|[August 23, 2013]
ATFA Welcomes Second Circuit Ruling in Argentina Debt Case
WASHINGTON --(Business Wire)--
The American Task Force Argentina (ATFA) welcomes a ruling from the U.S.
Court of Appeals for the Second Circuit that upholds the rule of law and
reinforces the principle that the law applies equally to all parties
that submit to the judgment of U.S. courts.
Regarding the Court's ruling, ATFA Executive Director Robert Raben made
the following statement:
"Today's unanimous, well-reasoned decision is a victory for the rule of
law and the enforcement of contracts in the United States."
"In order to raise billions of dollars at inexpensive rates in the U.S.
financial markets, Argentina promised in its bond contract to submit to
the jurisdiction of U.S. courts, adhere to New York law and waive its
sovereign immunity. Since defaulting on those bonds in 2001, Argentina
has ignored those promises, waged a vicious campaign against its
creditors, and resisted every attempt by creditors to engage in
good-faith negotiations. ATFA hopes that Argentina will see today's
ruling as motivation to resolve its financial obligations through
good-faith negotiations and discontinue its defiance of court judgments
and the rule of law."
The Second Circuit's decision directly addressed Argentina's uniquely
defiant and disorderly treatment of its unpaid creditors and U.S.
courts. The decision cited Argentina's threats to pay "not one dollar"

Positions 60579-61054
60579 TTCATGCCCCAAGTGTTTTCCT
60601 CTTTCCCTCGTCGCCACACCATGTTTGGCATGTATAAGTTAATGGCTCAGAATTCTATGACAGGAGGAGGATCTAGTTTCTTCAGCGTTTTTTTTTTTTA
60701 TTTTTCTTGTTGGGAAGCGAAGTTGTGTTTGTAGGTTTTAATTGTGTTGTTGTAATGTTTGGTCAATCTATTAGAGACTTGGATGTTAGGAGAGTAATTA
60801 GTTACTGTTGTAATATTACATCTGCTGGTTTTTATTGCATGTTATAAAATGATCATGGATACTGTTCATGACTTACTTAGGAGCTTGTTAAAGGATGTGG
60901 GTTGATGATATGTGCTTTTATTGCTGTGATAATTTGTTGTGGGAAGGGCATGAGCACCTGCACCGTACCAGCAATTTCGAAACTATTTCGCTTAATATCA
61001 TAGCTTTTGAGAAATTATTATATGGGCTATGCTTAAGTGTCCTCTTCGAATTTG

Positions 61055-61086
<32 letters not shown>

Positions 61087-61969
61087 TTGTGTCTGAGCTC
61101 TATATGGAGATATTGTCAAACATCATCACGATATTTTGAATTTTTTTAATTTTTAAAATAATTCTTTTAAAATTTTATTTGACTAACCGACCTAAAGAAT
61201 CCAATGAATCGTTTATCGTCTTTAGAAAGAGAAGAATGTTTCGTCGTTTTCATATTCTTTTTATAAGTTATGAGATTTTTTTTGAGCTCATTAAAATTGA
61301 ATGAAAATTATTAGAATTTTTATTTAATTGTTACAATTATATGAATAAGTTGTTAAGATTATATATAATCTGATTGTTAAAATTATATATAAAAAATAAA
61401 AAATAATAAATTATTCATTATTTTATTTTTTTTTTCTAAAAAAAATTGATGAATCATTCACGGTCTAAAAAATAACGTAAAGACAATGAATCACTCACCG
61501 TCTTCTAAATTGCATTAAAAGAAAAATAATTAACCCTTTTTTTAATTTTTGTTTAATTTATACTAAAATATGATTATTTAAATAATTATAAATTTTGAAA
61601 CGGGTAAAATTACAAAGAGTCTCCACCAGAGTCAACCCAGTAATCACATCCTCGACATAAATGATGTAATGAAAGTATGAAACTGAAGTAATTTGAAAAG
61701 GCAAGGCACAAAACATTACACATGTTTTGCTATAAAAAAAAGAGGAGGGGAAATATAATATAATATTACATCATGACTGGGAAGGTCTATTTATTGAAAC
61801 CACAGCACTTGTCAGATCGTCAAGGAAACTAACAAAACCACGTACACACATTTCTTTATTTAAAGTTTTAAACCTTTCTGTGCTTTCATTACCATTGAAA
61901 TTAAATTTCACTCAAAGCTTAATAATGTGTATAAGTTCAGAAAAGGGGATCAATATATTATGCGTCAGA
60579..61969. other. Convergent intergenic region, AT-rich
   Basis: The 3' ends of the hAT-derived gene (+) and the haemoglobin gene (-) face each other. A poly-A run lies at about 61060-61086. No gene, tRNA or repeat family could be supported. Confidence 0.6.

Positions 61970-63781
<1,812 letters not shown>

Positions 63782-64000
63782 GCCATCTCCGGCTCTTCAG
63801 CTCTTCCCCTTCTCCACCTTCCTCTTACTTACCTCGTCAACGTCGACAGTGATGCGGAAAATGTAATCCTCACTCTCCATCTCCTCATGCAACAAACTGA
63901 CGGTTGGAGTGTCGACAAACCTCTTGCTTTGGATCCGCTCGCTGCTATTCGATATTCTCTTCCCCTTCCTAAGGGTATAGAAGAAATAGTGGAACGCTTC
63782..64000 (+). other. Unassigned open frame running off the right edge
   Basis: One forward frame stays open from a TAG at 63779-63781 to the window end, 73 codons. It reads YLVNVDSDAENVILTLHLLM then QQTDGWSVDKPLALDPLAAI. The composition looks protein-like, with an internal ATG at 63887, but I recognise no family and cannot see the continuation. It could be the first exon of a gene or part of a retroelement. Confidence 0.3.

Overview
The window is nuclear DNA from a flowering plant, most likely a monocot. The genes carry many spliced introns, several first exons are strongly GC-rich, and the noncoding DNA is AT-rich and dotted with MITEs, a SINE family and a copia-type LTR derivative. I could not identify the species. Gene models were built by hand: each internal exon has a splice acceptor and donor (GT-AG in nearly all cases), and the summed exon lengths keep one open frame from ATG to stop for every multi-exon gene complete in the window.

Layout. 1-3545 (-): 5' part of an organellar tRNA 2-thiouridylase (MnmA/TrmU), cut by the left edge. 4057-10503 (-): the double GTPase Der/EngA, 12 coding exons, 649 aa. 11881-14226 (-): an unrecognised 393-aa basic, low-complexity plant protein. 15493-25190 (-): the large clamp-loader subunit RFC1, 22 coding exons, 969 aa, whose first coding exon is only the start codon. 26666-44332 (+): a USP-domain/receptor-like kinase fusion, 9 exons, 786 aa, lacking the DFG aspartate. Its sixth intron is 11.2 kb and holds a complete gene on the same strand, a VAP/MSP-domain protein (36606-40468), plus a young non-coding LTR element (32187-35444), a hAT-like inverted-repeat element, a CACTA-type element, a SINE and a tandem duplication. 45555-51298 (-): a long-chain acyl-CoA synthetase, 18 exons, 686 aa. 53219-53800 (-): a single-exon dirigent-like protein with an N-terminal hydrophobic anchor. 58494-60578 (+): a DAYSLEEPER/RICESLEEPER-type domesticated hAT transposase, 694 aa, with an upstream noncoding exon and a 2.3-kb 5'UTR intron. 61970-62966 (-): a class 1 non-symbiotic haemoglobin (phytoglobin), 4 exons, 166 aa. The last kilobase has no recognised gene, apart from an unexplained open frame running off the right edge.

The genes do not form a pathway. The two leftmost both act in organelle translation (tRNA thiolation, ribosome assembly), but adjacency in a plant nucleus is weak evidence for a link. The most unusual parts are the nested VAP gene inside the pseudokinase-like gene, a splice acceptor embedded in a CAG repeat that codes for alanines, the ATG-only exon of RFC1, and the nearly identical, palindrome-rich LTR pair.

to its unpaid creditors and to "not voluntarily obey" the Court's
orders, despite being fully able to pay. "It is within this context that
we review the amended injunctions for abuse of discretion and, finding
none, we affirm," the Court wrote.
Importantly, the Court rejected Argentina's claims that upholding the
lower court's orders would force it to default on its current debt. The
Court cited the lower court's finding that Argentina "has the financial
wherewithal" to pay both holders of its current debt and holders of its
defaulted debt. The Court rightly decided that it was "unwilling to
permit Argentina's threats to punish [holders of its current debt] to
dictate the availability or terms of relief [available to holders of its
The Court also rejected Argentina's claims that upholding the lower
court's orders would have a negative impact on future sovereign
restructurings. The Court called these claims, "speculative, hyperbolic,
and almost entirely of the Republic's own making." The Court called this
case "an exceptional one with little apparent bearing on transactions
that can be expected in the future."
In fact, this ruling should serve to increase global economic stability
by discouraging sovereigns from attempting to follow what the ratings
agency Moody's called Argentina's "unique[ly] unilateral and coercive
approach to debt restructuring."
The Second Circuit appeared to agree, observing that "cases like this
one are unlikely to occur in the future because Argentina has been a
uniquely recalcitrant debtor," among other reasons.
Today, ATFA renews its calls for Argentina to sit down with its
creditors and reach a fair resolution of its defaulted debt.
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